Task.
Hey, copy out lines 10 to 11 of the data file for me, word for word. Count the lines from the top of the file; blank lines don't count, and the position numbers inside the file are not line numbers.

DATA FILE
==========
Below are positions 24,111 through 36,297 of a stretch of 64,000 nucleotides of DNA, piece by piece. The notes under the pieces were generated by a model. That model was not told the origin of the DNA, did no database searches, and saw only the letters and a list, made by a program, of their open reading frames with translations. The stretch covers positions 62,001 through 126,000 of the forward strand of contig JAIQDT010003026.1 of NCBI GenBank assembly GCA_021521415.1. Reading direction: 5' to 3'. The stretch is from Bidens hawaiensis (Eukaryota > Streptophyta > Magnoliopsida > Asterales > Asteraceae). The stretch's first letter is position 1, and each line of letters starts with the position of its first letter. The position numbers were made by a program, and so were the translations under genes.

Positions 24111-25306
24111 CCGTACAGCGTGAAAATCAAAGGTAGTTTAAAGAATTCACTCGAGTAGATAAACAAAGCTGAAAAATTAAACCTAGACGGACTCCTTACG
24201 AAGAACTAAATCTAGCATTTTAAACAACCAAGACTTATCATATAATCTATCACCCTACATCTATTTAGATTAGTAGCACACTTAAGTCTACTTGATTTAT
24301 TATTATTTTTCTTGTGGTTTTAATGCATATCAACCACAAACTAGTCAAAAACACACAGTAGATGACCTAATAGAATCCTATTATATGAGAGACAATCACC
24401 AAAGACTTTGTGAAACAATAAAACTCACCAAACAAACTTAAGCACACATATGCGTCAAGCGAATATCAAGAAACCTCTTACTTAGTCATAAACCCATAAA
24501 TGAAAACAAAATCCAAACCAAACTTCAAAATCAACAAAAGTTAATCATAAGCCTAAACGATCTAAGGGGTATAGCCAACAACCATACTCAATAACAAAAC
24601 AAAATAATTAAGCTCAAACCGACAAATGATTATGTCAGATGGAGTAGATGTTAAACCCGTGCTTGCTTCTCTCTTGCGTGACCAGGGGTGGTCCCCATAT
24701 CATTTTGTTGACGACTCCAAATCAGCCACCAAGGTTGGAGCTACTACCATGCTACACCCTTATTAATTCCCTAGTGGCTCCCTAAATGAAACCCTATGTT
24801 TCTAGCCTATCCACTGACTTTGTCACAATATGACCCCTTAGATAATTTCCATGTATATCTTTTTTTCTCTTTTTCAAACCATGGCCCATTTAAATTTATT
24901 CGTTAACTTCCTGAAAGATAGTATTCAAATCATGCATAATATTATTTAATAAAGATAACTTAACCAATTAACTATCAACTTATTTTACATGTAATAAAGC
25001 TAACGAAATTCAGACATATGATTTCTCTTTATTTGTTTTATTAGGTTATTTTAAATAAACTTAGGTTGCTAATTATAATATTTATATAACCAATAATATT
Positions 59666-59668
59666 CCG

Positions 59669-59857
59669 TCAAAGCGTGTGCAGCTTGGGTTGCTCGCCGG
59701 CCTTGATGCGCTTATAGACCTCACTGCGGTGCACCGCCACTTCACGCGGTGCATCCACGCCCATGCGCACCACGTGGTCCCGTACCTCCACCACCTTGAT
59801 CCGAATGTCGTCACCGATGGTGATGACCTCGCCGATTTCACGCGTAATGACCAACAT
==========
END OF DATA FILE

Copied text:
24801 TCTAGCCTATCCACTGACTTTGTCACAATATGACCCCTTAGATAATTTCCATGTATATCTTTTTTTCTCTTTTTCAAACCATGGCCCATTTAAATTTATT
24901 CGTTAACTTCCTGAAAGATAGTATTCAAATCATGCATAATATTATTTAATAAAGATAACTTAACCAATTAACTATCAACTTATTTTACATGTAATAAAGC